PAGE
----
Houston Texans' defensive lineman JJ Watt just might be the most disruptive player in the NFL. When the St. Louis Rams line up across from him Sunday in Houston, Sam Bradford and the Rams offensive line must always be aware of where Watt is.
That's not an easy task. The Texans slide Watt all over their defensive front. A defensive tackle in college at Wisconsin, Watt's athleticism allows him to play all along the defensive line in Wade Phillips' 3-4 scheme. So it won't just be on Jake Long to account for Watt. He'll rush from either edge or straight up the gut.
Watt already has 3.5 sacks this season, but he is often more dangerous when he doesn't get to the quarterback. Watt's wingspan makes him the most prolific pass swatter in the league. He combines his long arms with a tremendous instinct that allowed him to get his hands on 16 passes last season. He's batted down three already this year.
The danger there is not just an incompletion. Watt's deflections often end up in the hands of one of his teammates. As the Rams saw against both Arizona and Atlanta, when interceptions come via the front seven, they often end up in the end zone.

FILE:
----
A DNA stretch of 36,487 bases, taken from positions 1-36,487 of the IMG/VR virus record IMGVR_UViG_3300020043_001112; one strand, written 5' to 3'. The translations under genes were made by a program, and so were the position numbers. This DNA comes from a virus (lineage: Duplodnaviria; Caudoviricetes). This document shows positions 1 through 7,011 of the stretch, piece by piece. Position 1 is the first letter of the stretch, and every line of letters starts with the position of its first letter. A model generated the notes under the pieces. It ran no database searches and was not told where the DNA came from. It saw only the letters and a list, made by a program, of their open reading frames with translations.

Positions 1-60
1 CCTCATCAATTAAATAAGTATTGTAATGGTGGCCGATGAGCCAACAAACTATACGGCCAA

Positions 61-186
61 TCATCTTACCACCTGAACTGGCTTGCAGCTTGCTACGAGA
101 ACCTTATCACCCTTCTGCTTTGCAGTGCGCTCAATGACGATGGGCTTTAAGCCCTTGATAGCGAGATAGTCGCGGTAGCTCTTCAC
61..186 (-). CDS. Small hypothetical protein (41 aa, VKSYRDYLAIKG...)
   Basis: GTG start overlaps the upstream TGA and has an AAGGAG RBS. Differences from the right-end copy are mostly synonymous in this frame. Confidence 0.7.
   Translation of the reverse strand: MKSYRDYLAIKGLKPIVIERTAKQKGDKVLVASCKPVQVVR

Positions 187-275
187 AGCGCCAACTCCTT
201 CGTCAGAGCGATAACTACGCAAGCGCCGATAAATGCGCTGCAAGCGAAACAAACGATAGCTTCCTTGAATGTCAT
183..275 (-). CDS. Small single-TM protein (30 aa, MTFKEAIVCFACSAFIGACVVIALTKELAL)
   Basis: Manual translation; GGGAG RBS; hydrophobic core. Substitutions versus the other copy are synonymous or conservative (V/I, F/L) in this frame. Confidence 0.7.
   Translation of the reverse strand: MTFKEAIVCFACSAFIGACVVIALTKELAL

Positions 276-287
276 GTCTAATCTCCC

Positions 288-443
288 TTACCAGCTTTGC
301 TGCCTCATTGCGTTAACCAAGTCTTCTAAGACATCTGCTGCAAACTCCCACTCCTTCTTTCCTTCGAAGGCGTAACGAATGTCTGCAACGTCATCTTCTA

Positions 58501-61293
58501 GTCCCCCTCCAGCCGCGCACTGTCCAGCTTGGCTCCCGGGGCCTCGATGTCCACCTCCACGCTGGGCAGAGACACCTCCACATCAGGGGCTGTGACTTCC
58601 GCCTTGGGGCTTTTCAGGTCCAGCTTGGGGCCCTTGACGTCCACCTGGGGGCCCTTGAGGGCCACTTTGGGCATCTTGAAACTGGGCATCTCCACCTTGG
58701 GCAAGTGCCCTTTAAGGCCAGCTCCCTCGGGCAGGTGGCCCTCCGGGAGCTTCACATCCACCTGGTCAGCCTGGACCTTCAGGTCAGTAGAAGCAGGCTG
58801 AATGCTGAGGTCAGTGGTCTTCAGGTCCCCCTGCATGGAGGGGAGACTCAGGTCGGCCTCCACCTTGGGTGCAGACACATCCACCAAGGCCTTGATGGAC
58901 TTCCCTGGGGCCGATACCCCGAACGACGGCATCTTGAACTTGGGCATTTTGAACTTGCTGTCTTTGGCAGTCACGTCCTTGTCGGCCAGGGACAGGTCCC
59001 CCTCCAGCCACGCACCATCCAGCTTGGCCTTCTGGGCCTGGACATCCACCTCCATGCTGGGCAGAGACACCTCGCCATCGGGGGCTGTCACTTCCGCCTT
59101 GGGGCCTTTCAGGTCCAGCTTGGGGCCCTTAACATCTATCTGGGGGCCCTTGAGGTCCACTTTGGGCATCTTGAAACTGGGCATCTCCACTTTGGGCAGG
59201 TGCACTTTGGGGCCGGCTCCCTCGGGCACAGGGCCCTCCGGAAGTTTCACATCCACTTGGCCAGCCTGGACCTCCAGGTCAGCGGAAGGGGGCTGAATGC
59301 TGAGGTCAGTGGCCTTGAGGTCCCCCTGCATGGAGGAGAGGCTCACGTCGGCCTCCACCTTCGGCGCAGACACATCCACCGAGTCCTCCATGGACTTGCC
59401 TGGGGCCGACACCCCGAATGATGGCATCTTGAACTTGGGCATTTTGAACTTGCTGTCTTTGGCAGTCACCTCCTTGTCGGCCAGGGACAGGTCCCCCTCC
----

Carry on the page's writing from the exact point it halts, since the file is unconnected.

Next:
Offensive coordinator Brian Schottenheimer is more than aware of Watt's ability to change a game:
“So athletic, extremely high motor. He plays all kinds of different gaps. He doesn’t always play where he’s supposed to play, but he’s so athletic he just makes plays from trying hard. If he’s not the best defensive lineman in the league, he’s certainly in the top two or three…He’s got that wingspan. The emphasis goes more to the linemen. If you’ve got him stopped and he’s kind of standing there trying to feel his way through you, you’ve got to try to just get your hands on him to keep his hands down.”
The Rams linemen not only have to keep Watt's hands down; Schottenheimer and Bradford would be wise to scheme the passing game away from Watt.
Watt's deflections generally come when he sniffs out screens and slants, two staples of the Rams' passing attack. Schottenheimer will need to minimize those calls, and when he does, Bradford needs to recognize where Watt is lined up. If Watt is lined up on the side of the play, Bradford would be wise to check out of it or audible to the other side.
Frankly, this hasn't been an area Bradford has excelled at thus far. If Bradford allows JJ Watt to get involved in his passing game on Sunday, he could be trying to chase down Texans defenders heading for his goal line.
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